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Trump Santa with Gifts, trees and all

In 1999, April Rutka, member of Bloor West BNI, and her sister Sarah heard about a family in their community whose house had burnt down. When they learned that the family did not have a Christmas tree, they dropped one off, much to the family’s delight. The next year they did the same for three others. The year after, the number grew to five. Before long, Holiday Helpers was born.

April Rutka, member of Bloor West BNI, runs Holiday Helpers, a grassroots charity. (Fernando Morales/The Globe and Mail)

Since then, the charity has grown to provide Christmas packages for 200 low-income families every year, with help from some 300 volunteers. Recipients are often single-parent households living on a total income of less than $25,000.

The 100-per-cent volunteer-run organization no longer offers artificial trees alone. In a deliberate effort to provide further poverty relief, Holiday Helpers’ packages now include winter clothes along with gift certificates for holiday meals.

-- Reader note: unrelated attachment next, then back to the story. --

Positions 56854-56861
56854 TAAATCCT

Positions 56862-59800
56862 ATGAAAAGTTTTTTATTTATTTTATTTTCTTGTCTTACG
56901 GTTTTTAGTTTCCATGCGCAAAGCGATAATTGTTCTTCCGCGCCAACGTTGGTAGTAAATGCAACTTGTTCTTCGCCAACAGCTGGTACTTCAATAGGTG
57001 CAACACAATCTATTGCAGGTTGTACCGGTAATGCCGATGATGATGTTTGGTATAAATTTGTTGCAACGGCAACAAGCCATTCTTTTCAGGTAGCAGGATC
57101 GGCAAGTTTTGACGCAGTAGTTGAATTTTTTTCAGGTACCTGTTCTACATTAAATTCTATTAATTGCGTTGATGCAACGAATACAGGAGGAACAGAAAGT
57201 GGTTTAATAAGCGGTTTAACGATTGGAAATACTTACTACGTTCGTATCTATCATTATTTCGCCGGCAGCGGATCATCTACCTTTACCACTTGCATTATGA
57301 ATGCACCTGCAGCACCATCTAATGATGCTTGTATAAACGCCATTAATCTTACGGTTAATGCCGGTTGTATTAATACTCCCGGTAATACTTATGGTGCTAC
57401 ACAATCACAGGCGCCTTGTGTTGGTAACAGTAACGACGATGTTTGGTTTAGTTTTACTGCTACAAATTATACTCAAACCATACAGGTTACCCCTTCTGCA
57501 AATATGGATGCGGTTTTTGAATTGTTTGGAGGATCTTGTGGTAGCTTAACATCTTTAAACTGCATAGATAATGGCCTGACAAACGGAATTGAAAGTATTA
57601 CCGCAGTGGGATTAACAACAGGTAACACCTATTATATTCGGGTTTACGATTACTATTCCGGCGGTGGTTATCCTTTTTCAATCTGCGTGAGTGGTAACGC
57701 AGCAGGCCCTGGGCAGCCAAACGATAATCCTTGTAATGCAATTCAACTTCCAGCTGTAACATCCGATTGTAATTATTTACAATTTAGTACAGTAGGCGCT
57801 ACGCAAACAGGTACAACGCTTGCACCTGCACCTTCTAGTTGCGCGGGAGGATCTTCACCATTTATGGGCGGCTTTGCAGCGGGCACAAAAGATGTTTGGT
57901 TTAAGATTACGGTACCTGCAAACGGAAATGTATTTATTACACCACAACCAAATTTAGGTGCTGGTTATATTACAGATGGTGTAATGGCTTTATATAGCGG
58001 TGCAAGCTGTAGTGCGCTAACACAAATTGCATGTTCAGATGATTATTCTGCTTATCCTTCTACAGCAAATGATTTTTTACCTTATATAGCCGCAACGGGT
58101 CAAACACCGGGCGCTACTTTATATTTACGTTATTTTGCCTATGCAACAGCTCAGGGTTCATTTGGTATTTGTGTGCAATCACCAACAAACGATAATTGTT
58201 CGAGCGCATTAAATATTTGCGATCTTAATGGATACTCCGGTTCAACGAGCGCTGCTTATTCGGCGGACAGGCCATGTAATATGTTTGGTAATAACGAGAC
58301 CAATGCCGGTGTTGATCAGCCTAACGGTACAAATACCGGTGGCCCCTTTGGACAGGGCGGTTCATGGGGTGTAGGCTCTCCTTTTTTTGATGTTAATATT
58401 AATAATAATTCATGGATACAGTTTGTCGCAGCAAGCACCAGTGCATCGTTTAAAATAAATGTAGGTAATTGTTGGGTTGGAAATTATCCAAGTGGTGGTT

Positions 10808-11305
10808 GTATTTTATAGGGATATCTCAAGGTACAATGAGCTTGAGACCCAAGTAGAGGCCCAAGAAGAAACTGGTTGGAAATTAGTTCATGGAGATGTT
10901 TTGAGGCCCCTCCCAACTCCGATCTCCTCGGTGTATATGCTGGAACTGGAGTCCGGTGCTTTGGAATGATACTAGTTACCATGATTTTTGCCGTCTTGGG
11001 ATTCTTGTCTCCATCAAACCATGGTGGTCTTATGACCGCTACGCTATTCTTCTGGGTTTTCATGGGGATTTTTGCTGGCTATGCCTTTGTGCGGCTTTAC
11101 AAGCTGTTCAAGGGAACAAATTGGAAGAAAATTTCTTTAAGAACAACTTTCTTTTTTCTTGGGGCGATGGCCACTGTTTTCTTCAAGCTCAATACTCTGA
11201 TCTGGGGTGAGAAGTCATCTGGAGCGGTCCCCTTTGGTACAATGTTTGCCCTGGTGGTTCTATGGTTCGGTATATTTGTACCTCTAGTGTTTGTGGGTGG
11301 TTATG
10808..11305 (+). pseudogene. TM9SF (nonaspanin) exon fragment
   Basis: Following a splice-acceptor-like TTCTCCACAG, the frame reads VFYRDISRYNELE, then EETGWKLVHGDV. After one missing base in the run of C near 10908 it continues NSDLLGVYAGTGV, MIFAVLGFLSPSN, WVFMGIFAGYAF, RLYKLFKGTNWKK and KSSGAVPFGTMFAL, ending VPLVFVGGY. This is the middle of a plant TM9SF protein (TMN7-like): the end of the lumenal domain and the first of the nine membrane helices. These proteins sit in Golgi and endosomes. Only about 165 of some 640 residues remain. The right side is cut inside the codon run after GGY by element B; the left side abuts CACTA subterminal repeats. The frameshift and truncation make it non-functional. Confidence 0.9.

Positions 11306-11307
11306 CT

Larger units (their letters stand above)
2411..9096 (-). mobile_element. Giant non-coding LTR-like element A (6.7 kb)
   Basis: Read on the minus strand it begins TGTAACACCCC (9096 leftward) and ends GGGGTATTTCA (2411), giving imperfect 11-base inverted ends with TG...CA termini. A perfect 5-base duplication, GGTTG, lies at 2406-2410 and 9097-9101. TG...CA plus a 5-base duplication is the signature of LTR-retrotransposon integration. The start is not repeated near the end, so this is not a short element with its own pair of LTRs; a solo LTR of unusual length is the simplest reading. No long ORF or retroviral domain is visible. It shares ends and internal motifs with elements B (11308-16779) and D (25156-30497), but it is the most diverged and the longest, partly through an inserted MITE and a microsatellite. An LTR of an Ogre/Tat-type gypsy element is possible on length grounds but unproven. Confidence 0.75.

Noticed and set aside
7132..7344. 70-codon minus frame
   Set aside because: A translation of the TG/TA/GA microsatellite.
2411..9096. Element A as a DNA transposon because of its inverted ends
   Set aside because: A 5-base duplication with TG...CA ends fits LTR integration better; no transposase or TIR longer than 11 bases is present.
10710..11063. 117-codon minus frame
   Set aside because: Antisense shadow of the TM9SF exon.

The packages are put together over the course of a weekend (this year, Dec. 16-18) and distributed the following Monday.

“It’s almost like a wedding. It all happens within a two-to-three-hour period,” explains April Rutka, founder and president.

Karen Richards has been volunteering with the Rutka sisters for over a decade, and has seen the organization grow from its modest basement beginnings to a formidable presence on the holiday charitable circuit. In her current role as its volunteer manager, Ms. Richards enjoys seeing many participants who make it a family tradition to show up every year.

“On weekends, you see a lot of families. You see moms and dads and a couple of little kids. We even have volunteers who have been past recipients,” she says.

Lisa Foster, 31, is a single parent and one such former beneficiary of the Holiday Helpers packages. “Before, you’d have to go somewhere for perishable foods and you’d have to go somewhere else and you’d get a tree. When Holiday Helpers started, it was like Santa coming to my house.”

She hopes to return the favour one day. “I’ll be finishing my business degree at Seneca College soon. Maybe I can give back at that point,” says Ms. Foster.

May Jeong

Holiday Helpers

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